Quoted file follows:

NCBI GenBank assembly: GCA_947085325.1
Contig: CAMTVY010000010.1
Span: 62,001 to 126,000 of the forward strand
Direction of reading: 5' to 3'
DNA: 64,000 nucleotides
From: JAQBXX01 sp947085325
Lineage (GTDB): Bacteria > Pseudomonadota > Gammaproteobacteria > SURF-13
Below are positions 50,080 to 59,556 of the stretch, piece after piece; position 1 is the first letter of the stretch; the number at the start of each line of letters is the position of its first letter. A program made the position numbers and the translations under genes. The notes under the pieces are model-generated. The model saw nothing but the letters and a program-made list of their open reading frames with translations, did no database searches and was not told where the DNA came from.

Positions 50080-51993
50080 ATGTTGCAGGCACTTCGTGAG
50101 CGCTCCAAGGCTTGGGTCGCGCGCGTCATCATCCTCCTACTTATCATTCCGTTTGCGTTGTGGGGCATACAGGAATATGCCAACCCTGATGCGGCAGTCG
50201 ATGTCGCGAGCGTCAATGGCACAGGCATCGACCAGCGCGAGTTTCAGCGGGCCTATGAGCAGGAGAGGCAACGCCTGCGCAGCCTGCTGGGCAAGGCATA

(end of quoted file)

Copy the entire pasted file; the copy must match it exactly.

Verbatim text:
NCBI GenBank assembly: GCA_947085325.1
Contig: CAMTVY010000010.1
Span: 62,001 to 126,000 of the forward strand
Direction of reading: 5' to 3'
DNA: 64,000 nucleotides
From: JAQBXX01 sp947085325
Lineage (GTDB): Bacteria > Pseudomonadota > Gammaproteobacteria > SURF-13
Below are positions 50,080 to 59,556 of the stretch, piece after piece; position 1 is the first letter of the stretch; the number at the start of each line of letters is the position of its first letter. A program made the position numbers and the translations under genes. The notes under the pieces are model-generated. The model saw nothing but the letters and a program-made list of their open reading frames with translations, did no database searches and was not told where the DNA came from.

Positions 50080-51993
50080 ATGTTGCAGGCACTTCGTGAG
50101 CGCTCCAAGGCTTGGGTCGCGCGCGTCATCATCCTCCTACTTATCATTCCGTTTGCGTTGTGGGGCATACAGGAATATGCCAACCCTGATGCGGCAGTCG
50201 ATGTCGCGAGCGTCAATGGCACAGGCATCGACCAGCGCGAGTTTCAGCGGGCCTATGAGCAGGAGAGGCAACGCCTGCGCAGCCTGCTGGGCAAGGCATA